3 takeaways from Dümmen Orange’s Potted Plant Palooza
The day-long seminar highlighted how the latest indoor varieties can jive with 2017’s home décor and lifestyle trends.
By Cassie Neiden
At an event held in Franklin Park Conservatory’s quaint country barn in downtown Columbus, Ohio, industry members came together to see new introductions of poinsettias, kalanchoes and mums. They also sat in on presentations from production experts to learn how to best grow indoor varieties, and heard from trends experts who shared the ways indoor gardening is becoming mainstream. Here’s some of what we saw during Potted Plant Palooza.
1. Pink will be this spring’s go-to color.
That’s right – pink! And a lot of it. Saturated pinks in a variety of hues can either act as standalones, or mix for a tone-on-tone effect, says Dümmen Orange Marketing Specialist Lindsay Pangborn. This selection is much different from the soft, baby pink hues typically associated with the color. Instead, the intense palette can be mixed with corals for a sophisticated and modern look.
2. Poinsettias have come a long way.
In the past 20 years, these indoor plants have improved their dark green foliage, bract shape/form and postharvest life significantly. Additionally, more and more novelties have entered the market for fresh and imaginative takes on these holiday varieties, says Dr. Allen Hammer, Product Developer at Dümmen Orange. He predicts that within the next 10 years, poinsettia cultivars will boast even stronger upright branching and root systems, but industry members must look at what consumers want to carry these plants through the Baby Boomer generation. Poinsettia containers with extra additions — like frosty ferns or Christmas cactuses — might push Millennial retail sales, Hammer suggests, adding that biodegradable pots may also help attract this more eco-conscious generation.
3. Indoor gardening is on the rise.
Clint Albin presented Garden Media Group’s “Grow 365” 2017 report, which forecasts that growing plants in the home — be they ornamental or edible — is becoming more and more popular. Tidy gardens in smaller, urban spaces, Uber-izing sales through subscription services for continued patronage, touting the health and wellness benefits of plants are all areas growers can dive into as they market their plants to Millennial buyers this year. Check out this month’s “Growing Edge” on page 6 for a bigger recap.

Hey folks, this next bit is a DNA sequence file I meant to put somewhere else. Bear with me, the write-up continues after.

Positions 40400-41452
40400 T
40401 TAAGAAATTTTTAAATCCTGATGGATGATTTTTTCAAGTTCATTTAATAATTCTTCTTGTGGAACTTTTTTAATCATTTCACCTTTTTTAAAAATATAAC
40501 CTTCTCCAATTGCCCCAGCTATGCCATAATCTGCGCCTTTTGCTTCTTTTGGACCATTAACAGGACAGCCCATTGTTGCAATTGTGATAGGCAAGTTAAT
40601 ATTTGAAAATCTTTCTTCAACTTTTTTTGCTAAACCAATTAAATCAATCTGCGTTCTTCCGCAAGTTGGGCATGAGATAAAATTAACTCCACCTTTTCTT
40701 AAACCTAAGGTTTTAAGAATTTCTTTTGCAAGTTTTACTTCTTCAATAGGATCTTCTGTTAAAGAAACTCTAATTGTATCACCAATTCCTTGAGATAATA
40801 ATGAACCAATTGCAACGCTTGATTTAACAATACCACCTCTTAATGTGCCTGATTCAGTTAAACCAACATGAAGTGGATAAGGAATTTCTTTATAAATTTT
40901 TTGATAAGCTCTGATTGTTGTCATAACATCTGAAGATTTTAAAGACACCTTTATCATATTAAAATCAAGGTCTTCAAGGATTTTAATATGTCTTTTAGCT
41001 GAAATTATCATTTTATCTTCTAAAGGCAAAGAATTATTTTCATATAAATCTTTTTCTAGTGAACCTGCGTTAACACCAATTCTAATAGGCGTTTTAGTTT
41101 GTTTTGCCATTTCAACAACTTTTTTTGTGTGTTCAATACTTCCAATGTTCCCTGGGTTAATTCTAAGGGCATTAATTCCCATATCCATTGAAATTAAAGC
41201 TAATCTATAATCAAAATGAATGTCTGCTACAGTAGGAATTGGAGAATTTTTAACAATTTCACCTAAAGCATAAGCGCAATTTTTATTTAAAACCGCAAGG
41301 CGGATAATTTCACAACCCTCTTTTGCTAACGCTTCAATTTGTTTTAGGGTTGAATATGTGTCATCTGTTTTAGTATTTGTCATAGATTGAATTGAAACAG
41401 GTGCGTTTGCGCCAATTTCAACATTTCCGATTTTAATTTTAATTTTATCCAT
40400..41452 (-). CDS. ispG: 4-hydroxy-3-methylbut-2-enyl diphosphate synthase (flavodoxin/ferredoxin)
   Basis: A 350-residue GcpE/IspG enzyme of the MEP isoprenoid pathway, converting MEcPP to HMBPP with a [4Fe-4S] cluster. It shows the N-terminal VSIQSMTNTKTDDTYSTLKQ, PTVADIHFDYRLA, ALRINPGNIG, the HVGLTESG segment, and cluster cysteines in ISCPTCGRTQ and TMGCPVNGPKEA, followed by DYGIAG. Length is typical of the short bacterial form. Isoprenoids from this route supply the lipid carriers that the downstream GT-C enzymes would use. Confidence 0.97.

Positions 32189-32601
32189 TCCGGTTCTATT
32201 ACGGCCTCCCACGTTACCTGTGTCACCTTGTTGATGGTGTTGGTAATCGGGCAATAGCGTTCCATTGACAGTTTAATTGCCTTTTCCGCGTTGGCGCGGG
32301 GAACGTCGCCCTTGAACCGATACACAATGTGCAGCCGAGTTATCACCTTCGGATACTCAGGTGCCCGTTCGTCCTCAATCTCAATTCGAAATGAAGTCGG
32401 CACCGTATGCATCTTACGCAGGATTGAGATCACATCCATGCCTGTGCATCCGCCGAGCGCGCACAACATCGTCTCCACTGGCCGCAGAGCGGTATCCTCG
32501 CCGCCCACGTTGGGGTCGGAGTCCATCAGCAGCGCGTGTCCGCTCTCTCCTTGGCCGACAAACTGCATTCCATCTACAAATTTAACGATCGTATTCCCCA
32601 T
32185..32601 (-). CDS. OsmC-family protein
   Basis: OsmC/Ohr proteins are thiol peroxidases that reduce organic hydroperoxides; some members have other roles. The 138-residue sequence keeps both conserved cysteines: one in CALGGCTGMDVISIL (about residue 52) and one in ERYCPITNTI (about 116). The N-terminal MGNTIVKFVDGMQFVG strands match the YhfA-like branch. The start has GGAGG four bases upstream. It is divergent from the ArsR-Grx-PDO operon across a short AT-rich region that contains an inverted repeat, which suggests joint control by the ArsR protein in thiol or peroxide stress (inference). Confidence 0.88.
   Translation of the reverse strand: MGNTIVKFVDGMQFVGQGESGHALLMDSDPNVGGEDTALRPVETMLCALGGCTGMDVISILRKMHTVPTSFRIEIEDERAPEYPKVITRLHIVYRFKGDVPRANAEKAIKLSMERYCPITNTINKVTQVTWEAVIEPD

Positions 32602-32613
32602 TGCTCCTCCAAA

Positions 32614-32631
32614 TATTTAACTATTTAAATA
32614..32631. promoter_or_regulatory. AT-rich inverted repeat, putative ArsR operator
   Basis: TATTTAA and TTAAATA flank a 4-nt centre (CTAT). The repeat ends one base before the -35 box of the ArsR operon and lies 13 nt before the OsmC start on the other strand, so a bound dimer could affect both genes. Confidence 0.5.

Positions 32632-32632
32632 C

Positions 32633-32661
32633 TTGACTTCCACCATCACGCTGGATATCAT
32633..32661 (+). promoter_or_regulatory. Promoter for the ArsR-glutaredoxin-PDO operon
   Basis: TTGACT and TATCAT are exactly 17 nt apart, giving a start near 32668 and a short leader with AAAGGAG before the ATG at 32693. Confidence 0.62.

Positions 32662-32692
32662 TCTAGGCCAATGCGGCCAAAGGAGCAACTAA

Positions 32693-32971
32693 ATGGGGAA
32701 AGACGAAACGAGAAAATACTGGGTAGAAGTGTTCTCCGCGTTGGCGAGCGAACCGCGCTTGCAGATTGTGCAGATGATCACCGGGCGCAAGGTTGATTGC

3 takeaways from N.G. Heimos’ 2016 Poinsettia Trials
The annual event showcased classics as well as new holiday plant trends.
By Chris Manning
At their annual poinsettia trials in Columbia, Ill., N.G. Heimos Greenhouses showcased more than 100 poinsettia cultivars. With varieties ranging from traditional red to newer, flashier options, there was a little something for everyone. Here’s some of what we learned about the latest poinsettia trends at this year’s trials.
1. Princettia finishes on top.
Attendees voted on what they thought were the top varieties on display, and the Princettia Queen Pink came out on top on the overall performance category. Rounding out the top five were Ferrara, Luv U Pink Splash, Ice Punch and Majoris Red.
To see the full results, visit bit.ly/2016heimostrials
2. Packaging is key.
Among the topics discussed at the trials was packaging and how it can impact poinsettia sales. This isn’t a new debate — more specialized and branded wrapping has been an industry trend for a few years now. But there is some concern that selling poinsettias has become more about how the poinsettia is marketed as opposed to how the plant looks. While both elements are important, it’s the packaging that creates the uniqueness for each individual plant when presented to consumers, according to N.G. Heimos’ managing director Amy Morris.
3. We must market to both Boomers and Gen Y.
After growers had visted the trials, voted for their favorites and headed home, Heimos invited consumers to purchase the trials’ plants. Older consumers who came for poinsettias were drawn to novelty varieties like Princettia Queen Pink and other newer options, Morris says. But in most cases they did also purchase a traditional red poinsettia. There was some concern among growers at the trials about if/when Millennials will start buying poinsettias and types they will ultimately be interested in buying.
Morris, however, cited painted poinsettias as one area where sales have risen while also attracting Millennials in large numbers.